by Jeremy Griffin
A review of Bob Schneider’s Burden of Proof
Bob Schneider is tricky. It always seems like the Austin-based songwriter’s best stuff occurs when he’s trying not to be serious. His first album Loneyland is rife with moments like this, instances of tongue-in-cheek silliness that resonate with a peculiar sort of elegance, as is 2006′s Californian and many of his live recordings. Ironically, the times in which Schneider actively strives for meaningfulness tend to result in tunes that are so-so at best. Unfortunately, Burden of Proof is one of the latter.
The songs here aren’t altogether bad, they’re just, well, sort of forgettable. Laden with moody strings–courtesy of the Tosca String Quartet–and minimalist synth beats, the album aspires for a kind of depth that just doesn’t seem to come naturally to Schneider. The opening track “Digging for Icicles” sets a somber tone. The tone isn’t a bad thing in itself, except that its complete bereft of Schneider’s trademark wit and I-don’t-give-a-damn-what-you-think-of-me attitude. Thankfully, we do get a bit of this on tracks like “Wish the Wind Would Blow Me,” a quiet, whimsical love ballad, and “Unpromised Land,” a rollicking testament to youthfulness. This is really the high point of the album; it’s Schneider’s comfort zone, braying hoarsely at the top of his lungs over grinding guitars: “Those freaks you dig/ the ones you call your friends/ the ones who just don’t know/ when the party should end./ They can go to hell./ They can fuck right off./ I mean, Jesus Christ/ haven’t you had enough? Moments like this it’s easy to tell that Schneider is enjoying himself, which has made so much of his previous work so much fun.
Beyond this, however, the album drags. Slow and mournful don’t come easy to Schneider, and I’m not suggesting that he can’t pull it off or that, worse yet, he has some obligation to stick with the “fun” stuff. It’s just that Burden of Proof seems too tidy, too neat and polished to leave an impression. Schneider has no problem pouring his heart out, and there a few very stirring moments on this album, but not enough to elevate it beyond something backgroundish–quaint and enjoyable but ultimately subpar.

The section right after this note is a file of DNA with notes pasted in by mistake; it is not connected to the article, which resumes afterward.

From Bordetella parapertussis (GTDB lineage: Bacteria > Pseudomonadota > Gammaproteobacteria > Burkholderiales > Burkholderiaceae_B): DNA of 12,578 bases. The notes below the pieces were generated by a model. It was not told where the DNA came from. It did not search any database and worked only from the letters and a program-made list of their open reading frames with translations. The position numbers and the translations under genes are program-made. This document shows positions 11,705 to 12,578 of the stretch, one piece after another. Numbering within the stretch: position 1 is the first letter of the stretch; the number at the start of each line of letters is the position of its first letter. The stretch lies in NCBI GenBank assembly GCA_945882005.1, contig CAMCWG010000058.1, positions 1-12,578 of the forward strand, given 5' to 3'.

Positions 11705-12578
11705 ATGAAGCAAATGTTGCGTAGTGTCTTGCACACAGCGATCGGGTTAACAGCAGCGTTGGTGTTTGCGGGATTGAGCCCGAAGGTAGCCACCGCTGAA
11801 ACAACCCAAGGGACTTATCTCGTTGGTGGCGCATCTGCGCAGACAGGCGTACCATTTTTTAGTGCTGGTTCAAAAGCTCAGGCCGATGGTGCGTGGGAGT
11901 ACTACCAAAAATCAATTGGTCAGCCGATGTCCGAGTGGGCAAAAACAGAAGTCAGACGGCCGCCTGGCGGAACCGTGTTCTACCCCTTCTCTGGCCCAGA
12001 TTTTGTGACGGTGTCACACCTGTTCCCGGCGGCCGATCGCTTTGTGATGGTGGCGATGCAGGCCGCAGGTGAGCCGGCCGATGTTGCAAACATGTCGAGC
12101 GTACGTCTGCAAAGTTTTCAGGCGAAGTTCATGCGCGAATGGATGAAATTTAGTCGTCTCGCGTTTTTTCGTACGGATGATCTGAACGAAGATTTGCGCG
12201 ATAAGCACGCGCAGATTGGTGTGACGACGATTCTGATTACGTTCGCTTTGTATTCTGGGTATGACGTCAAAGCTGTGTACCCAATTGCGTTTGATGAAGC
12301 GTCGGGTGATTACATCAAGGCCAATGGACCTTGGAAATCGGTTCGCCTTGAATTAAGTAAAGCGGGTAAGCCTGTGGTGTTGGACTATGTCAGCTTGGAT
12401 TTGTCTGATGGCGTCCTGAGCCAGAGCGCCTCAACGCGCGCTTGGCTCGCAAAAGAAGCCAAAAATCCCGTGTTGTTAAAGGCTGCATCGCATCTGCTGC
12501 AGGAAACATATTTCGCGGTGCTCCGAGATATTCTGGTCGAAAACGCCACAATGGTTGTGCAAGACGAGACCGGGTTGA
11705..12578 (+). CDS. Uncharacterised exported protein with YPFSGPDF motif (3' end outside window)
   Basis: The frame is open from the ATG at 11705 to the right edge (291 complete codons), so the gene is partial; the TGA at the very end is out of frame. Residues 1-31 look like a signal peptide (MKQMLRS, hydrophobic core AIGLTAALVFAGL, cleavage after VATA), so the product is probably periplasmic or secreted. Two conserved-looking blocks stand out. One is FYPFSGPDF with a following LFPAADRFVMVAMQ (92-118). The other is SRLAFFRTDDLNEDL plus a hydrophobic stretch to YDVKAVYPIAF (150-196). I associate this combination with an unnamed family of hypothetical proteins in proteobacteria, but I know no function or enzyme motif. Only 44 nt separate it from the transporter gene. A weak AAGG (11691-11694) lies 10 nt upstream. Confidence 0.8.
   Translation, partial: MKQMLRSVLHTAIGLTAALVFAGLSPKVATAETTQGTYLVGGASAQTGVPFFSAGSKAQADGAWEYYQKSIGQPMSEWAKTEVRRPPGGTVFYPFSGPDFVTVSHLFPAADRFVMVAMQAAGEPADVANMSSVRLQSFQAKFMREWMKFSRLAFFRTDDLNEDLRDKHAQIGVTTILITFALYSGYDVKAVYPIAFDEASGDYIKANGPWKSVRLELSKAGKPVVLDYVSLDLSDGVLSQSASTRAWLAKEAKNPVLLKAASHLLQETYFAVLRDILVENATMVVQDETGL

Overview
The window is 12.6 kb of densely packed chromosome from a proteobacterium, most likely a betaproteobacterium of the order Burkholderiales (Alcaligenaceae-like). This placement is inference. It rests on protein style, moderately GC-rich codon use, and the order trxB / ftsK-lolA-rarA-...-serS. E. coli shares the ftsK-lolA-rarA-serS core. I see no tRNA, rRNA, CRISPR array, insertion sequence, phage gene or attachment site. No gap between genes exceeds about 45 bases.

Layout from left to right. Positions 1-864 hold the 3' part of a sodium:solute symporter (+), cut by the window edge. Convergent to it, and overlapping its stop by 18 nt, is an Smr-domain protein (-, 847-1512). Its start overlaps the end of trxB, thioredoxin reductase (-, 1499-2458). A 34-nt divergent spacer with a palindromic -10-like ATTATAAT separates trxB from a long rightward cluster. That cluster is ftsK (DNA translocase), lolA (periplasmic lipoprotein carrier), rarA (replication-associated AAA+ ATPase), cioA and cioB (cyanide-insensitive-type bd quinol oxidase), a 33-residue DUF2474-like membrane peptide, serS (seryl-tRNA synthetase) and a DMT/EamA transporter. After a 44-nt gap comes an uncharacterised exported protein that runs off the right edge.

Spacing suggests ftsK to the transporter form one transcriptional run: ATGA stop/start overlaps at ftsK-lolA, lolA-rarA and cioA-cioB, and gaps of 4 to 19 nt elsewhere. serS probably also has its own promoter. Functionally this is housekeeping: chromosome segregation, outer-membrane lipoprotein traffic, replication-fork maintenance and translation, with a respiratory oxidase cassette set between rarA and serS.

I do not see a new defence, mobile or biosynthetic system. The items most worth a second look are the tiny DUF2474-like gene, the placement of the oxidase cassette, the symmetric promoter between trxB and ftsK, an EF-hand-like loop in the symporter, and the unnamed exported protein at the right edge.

A review of Gregory Alan Isakov’s The Weatherman
I don’t actually remember how I came across this guy, only that once I did I was baffled that I hadn’t heard of him sooner. The fifth album from the South African singer-songwriter, Isakov’s The Weatherman is at once gorgeous and heartbreaking, a collection of stunningly beautiful tunes from a remarkably talented artist.
Now, let me be clear: I’m using that word “indie” begrudgingly because, frankly, I hate the term, its ubiquity, the beyond-reproach way it is applied to music that people either don’t know how to review or are too afraid to do so. In the case of The Weatherman, however, it’s applicable: the album was produced and recorded by Isakov himself using outdated analog equipment that lends the album a haunting, echoey resonance. And yes, I realize this isn’t a new thing, this circa early 70s hyper-reverbing you hear in most “indie” music (just like the artist’s Depression-era Dustbowl farmer aesthetic [*eye roll*), but it just somehow works here.
Part of it is the simplicity of the songs: stripped-down and unassuming, most of them follow a charming waltzy rhythm that elevates them (slightly) beyond the typical sad-bastard pace of most indie rock. The album is rich with banjo, guitar, and mandolin strings, all of them complimenting each other, creating a soft, wistful atmosphere. Isakov seems especially interested in the artistic qualities of memory, the ways in which we choose to remember the past, how sometimes it’s even better than the events to which it corresponds, because we can’t change them but we can change the way we remember them. We can reimagine them, we can streamline them through hindsight. Consider the lyrics to “Saint Valentine”:
well, Grace she’s gone, she’s a half-written poem
she went out for cigarettes and never came home
and I swallowed the sun and screamed and wailed
straight down to the dirt so I could find her trail
spread out across the Great Divide
To Isakov, the act of remembering seems poignant and powerful because, I think, that’s really what everything comes down to, a memory. The Weatherman acknowledges loss after the fact, exalting the past rather than mourning it. It’s a heartfelt collection of songs, well-crafted, infinitely listenable.